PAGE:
I’m sorry, am I boring you?

As the mighty throat garbler Paul Young once sang; “by the look in your eyes, I can tell you’re gonna cry. Is it over me?” The answer to Paul’s question is most definitely a resounding “YES IT ARSING WELL IS!”. Now, I shall grant that you whilst Paul’s voluminous rendition of the Harold Wilson classic “Wherever I lay my hat” may have been referring to love and all its infinite pangs of pain and suffering, but I know that of which he speaks.

However, my understanding of Paul’s pain is not driven by lustful trousers or a chocolate filled heart. My alignment with Paul’s strangled pain come down to the paranoid and soporific impact of my conversations regarding all things photography. I have a dread of boring people, a stinging paranoia that sits right at the front of my thinking, just behind the eyes and above the Neanderthal. I have honed this paranoiac qualm over many years, fine-tuned it to an art form that gives me a deep insight in the psyche and body language of others when my conversations are in town.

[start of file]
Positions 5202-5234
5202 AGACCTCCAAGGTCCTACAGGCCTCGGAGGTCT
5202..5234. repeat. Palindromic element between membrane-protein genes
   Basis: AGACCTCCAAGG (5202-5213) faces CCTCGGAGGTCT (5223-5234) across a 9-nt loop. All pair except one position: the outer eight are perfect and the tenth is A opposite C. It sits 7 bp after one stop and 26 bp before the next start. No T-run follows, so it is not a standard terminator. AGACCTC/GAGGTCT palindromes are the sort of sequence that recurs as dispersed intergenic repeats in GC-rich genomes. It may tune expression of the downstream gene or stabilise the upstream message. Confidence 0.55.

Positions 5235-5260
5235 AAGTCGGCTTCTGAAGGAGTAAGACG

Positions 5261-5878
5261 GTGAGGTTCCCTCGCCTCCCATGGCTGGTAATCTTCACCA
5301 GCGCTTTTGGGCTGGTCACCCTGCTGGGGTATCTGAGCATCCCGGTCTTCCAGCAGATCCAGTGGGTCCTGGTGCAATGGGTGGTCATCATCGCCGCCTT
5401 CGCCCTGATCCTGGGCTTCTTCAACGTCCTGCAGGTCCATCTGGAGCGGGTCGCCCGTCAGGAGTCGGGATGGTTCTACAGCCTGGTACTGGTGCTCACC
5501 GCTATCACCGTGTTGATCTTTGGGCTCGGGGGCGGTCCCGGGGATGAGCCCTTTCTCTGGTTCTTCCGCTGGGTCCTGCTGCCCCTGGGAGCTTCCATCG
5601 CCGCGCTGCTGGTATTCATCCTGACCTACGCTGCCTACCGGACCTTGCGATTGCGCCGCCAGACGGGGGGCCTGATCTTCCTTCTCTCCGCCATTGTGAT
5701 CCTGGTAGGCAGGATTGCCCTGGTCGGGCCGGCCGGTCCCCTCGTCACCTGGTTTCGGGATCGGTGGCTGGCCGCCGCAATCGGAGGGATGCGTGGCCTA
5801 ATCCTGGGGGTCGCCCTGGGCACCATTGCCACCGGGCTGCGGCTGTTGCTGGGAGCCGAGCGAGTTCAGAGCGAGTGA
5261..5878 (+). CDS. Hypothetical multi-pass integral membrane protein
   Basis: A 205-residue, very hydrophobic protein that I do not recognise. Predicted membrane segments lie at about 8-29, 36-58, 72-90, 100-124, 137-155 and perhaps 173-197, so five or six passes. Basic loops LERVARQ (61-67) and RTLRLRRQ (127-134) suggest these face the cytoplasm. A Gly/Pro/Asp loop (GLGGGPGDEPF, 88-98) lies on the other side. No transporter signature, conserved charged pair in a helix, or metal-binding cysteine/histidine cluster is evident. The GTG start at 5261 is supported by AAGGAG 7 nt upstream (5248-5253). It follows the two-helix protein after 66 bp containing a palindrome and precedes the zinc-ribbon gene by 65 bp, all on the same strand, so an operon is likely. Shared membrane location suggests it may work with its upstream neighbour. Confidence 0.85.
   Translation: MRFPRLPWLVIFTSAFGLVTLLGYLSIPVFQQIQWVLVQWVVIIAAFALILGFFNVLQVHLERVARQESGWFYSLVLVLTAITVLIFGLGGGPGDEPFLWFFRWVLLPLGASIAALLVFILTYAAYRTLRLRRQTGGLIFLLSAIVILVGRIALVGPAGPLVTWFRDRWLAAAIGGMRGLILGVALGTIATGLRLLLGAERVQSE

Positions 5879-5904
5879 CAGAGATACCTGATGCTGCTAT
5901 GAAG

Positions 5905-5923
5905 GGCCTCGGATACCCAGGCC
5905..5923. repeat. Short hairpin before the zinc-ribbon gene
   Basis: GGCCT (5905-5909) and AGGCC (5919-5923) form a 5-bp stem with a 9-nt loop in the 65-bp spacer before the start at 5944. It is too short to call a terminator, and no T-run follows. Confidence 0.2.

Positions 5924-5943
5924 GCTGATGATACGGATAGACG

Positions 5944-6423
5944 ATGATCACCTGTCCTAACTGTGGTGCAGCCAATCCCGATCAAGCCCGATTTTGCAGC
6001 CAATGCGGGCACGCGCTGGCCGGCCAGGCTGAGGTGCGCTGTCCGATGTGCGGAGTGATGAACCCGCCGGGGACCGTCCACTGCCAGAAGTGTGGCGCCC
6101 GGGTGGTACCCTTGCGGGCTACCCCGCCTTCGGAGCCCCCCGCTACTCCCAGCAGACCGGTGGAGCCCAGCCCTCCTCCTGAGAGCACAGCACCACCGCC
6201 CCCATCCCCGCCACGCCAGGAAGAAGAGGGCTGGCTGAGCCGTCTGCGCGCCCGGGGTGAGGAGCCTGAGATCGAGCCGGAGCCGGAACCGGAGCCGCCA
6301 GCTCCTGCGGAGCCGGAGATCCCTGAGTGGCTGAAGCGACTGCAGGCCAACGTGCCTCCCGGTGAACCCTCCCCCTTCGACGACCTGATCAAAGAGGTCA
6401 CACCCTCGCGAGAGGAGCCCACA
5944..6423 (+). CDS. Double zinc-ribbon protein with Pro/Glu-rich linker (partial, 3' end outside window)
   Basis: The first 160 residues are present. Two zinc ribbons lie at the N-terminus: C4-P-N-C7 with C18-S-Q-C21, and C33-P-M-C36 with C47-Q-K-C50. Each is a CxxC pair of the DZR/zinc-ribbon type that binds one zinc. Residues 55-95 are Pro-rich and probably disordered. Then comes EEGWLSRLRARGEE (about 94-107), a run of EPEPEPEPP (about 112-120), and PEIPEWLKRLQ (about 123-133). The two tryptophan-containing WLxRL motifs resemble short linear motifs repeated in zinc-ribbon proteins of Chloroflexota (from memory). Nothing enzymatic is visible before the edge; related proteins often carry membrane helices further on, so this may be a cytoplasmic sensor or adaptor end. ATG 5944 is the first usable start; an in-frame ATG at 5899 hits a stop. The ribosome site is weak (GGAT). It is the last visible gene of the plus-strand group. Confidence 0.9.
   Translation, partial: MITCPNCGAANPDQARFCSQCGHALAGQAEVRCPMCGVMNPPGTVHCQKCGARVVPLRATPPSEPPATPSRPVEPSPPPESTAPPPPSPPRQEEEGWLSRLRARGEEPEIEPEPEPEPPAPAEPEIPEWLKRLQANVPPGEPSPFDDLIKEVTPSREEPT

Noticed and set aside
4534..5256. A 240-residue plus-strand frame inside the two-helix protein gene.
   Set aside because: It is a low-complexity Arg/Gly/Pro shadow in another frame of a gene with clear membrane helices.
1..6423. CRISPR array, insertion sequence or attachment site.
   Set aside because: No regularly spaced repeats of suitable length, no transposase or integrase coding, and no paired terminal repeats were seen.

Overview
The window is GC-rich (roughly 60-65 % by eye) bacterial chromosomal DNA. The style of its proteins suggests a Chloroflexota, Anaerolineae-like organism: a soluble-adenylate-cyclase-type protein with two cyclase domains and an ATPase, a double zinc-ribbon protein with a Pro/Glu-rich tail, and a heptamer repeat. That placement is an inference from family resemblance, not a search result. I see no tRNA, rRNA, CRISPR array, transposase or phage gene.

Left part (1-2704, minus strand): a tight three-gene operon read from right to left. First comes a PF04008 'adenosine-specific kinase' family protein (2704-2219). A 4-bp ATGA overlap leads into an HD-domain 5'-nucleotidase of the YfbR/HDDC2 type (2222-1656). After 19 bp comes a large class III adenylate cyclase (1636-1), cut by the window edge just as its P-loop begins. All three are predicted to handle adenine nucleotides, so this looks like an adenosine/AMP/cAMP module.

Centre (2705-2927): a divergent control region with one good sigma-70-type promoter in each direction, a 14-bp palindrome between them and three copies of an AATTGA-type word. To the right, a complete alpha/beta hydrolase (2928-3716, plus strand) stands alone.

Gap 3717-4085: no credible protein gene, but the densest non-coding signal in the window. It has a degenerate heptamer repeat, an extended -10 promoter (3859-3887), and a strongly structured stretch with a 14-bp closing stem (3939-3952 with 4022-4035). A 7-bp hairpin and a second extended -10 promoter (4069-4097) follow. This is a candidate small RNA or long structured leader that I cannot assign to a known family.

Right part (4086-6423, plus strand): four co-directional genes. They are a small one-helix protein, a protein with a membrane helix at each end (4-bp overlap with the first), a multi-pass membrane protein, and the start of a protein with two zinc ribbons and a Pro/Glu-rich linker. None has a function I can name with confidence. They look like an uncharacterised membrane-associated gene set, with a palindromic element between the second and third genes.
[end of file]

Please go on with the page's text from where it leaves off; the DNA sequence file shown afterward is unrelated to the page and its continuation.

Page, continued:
I try not to bore people, I genuinely do. I strive to be interesting and I believe that I largely am as I listen to the words spilling forth from me. Having thought about where this paranoia comes from, I think it all stems from when, as an 8 year old, I was forced, by our  Tweed festooned, weeble of a form tutor Mrs Taylor, to stand in front of scuffed, snooty and bruised 8 year old school chums and regale them all with a story about my trip to the park with my Nan. As soon as I started to speak, Mrs Taylor, wobbled, yawned, rolled her eyes and then fell off the table edge having suffered a major heart attack ina crumpled heap of moth-eaten clothing.  Now that, is bound to dent a chap’s confidence.

So now, I can see the repressed yawn pulling at the corners of their mouth, the desire of their eye-balls to roll backwards or  their restless fidgeting hands start to scratch at themselves. And all I want to do is talk to them about the fantastic spot I found in a derelict mill covered in painting or the magnificent mural adorning the arse end of Manchester, but I don’t. I can’t. I can’t have another incident of “yawn, roll, thump, silence……” on my hands.

Here’s one I prepared earlier.

all eyes on you contrast

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